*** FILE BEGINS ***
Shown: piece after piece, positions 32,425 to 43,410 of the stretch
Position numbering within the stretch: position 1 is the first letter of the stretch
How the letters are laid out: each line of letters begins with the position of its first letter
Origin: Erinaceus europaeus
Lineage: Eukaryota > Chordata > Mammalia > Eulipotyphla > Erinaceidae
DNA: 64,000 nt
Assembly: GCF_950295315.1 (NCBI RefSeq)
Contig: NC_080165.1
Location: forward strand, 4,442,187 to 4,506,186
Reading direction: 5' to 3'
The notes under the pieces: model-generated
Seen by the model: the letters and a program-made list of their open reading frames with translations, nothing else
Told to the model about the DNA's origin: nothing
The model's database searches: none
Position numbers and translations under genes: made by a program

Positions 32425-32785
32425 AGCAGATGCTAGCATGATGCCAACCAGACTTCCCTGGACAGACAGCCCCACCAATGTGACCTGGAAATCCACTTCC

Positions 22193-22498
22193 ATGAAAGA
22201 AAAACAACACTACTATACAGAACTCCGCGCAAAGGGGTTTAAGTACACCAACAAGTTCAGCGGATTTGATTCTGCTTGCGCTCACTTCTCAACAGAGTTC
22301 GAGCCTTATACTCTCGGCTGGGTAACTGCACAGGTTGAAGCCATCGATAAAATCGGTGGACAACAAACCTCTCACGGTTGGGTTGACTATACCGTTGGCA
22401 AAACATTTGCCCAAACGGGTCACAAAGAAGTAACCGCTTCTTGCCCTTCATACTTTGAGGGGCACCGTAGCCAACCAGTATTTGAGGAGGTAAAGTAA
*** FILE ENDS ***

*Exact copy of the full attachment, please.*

Shown: piece after piece, positions 32,425 to 43,410 of the stretch
Position numbering within the stretch: position 1 is the first letter of the stretch
How the letters are laid out: each line of letters begins with the position of its first letter
Origin: Erinaceus europaeus
Lineage: Eukaryota > Chordata > Mammalia > Eulipotyphla > Erinaceidae
DNA: 64,000 nt
Assembly: GCF_950295315.1 (NCBI RefSeq)
Contig: NC_080165.1
Location: forward strand, 4,442,187 to 4,506,186
Reading direction: 5' to 3'
The notes under the pieces: model-generated
Seen by the model: the letters and a program-made list of their open reading frames with translations, nothing else
Told to the model about the DNA's origin: nothing
The model's database searches: none
Position numbers and translations under genes: made by a program

Positions 32425-32785
32425 AGCAGATGCTAGCATGATGCCAACCAGACTTCCCTGGACAGACAGCCCCACCAATGTGACCTGGAAATCCACTTCC

Positions 22193-22498
22193 ATGAAAGA
22201 AAAACAACACTACTATACAGAACTCCGCGCAAAGGGGTTTAAGTACACCAACAAGTTCAGCGGATTTGATTCTGCTTGCGCTCACTTCTCAACAGAGTTC
22301 GAGCCTTATACTCTCGGCTGGGTAACTGCACAGGTTGAAGCCATCGATAAAATCGGTGGACAACAAACCTCTCACGGTTGGGTTGACTATACCGTTGGCA
22401 AAACATTTGCCCAAACGGGTCACAAAGAAGTAACCGCTTCTTGCCCTTCATACTTTGAGGGGCACCGTAGCCAACCAGTATTTGAGGAGGTAAAGTAA